Tuesday, February 25, 2014

Can you solve this puzzle?

We shared this vintage brain teaser with our Facebook friends and Twitter followers this morning, asking if anyone knew how you might separate the two pieces of the wooden puzzle without irreversibly damaging either.

Before we reveal the answer, some background information about this wonderful artifact seems in order.  Rod Headrick, an LCHS Board member, friend of the organization, and long-time Latah County resident, donated the puzzle to our collection.  It was crafted by his father, Frank Headrick, who farmed in the area for many years.  Frank fashioned this tricky item out of local white pine, Idaho's state tree, and employed it to win a number of bets and free drinks.  The puzzle reflects the rich heritage of the region in several ways, including as an artifact of Latah County craftsmanship as well as a symbol of the good-natured humor possessed by many farmers.  We're so pleased that Rod has entrusted us with this delightful piece of family memorabilia.
Frank Headrick photo, donated by Rod Headrick.  The embedded caption serves as further proof of the amiable humor of Latah County farmers. 
Now, to reveal the secret of the puzzle!  By now you might have guessed how Frank was able to win his bets, particularly if you know anything about white pine.  White pine lumber is remarkably soft and easily manipulated.  As Frank explained to Rod, he could place the knobby end of the interior puzzle piece into a vice and compress it with minimal effort.  Once the end was narrowed, it could be slipped out of the second piece.  Having solved the puzzle and won his bet, Frank could put the pieces back together, soak the object overnight, and perform the bit all over again.  According to Rod, Frank only ever carved the example now in our collection, suggesting that while white pine may be soft, it is certainly durable material.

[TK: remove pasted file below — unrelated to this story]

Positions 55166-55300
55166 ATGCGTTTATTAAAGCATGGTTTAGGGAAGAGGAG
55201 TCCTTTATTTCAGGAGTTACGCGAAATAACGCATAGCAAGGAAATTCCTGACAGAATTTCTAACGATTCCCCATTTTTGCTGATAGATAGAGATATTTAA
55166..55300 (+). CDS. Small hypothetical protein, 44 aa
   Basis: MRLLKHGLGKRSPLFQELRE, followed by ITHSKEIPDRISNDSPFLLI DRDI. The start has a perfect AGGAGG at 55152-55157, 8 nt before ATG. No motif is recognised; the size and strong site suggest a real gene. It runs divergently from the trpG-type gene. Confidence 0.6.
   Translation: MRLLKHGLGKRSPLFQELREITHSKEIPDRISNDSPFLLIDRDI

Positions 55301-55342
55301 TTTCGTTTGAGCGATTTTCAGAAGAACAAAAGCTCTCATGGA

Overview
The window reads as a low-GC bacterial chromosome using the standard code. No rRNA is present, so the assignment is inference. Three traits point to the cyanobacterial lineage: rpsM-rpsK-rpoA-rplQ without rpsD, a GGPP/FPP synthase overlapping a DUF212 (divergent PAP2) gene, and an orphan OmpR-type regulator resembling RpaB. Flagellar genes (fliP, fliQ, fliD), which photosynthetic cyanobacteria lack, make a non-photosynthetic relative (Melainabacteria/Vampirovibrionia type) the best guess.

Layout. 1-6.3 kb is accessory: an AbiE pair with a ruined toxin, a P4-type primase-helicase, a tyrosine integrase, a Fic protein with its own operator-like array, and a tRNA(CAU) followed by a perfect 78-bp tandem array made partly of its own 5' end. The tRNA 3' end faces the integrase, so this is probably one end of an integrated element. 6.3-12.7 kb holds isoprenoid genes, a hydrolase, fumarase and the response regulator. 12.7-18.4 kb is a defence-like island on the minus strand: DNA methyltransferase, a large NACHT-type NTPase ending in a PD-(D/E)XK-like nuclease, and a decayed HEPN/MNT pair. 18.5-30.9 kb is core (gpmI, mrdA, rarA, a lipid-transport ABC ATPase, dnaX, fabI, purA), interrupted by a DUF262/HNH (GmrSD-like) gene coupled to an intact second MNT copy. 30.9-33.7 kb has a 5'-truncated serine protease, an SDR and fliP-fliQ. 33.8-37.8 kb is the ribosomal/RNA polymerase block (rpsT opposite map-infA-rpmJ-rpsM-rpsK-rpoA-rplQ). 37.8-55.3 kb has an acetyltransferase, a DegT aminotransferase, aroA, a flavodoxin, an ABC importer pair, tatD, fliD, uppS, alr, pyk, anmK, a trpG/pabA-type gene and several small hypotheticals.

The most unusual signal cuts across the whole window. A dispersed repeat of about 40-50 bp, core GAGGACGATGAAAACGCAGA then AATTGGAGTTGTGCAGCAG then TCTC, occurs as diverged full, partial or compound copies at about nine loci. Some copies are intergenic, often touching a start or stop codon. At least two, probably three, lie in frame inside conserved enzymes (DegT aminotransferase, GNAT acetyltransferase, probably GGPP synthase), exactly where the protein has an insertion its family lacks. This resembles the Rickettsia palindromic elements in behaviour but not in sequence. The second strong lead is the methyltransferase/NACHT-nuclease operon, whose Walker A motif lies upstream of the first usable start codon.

Want to get in on the fun when we post mystery objects?  Follow us on Facebook and Twitter!

Friday, February 21, 2014

U.S. Route 12

Last Wednesday the 19th, I had the pleasure of attending a lecture from Beth Erddy, a recent PhD graduate from Washington State University as she spoke about U.S. Route 12 and its tumultuous history of construction through north central Idaho.  This event was part of the Nez Perce National Historical Park's winter programming and was held at the visitor center in Spalding, Idaho. 

Beth Erddy, PhD discussing her research regarding U.S. Route 12 through north central Idaho.
Briefly I will summarize what I learned from the lecture.  What became U.S. Route12 through Idaho was original the Lolo trail or Buffalo Trail as known by the Nez Perce and other Native American tribes and mountain men.  People traveled over the trail to present day Montana to hunt buffalo and return to north central Idaho.  The trail and future road traverses from Lewiston, Idaho over Lolo Pass.  The road in Lewiston begins at an elevation of 745 feet above mean sea level (msl) while climbing to 5,233 feet msl at the top of Lolo Pass.

Beth Erddy, PhD discussing her research regarding U.S. Route 12.
The road cut through rigorous terrain and even fiercer political battles which formed its funding.  U.S. Route 12 was funded by many different state and federal organizations over time from 1918 when road construction began to 1962 when the road was completed.  The road was a struggle because of the cost in completing it through the rough and unyielding terrain.  In 1962 when the U.S. Route 12 was completed it was calculated to cost$142,574 per mile through north central Idaho. 

I would like to close by thanking Beth Erddy, PhD for sharing her very interesting research with us and the Nez Perce National Historic Park for presenting the programming.  I will close by posting a map of U.S. Route 12 through north central Idaho.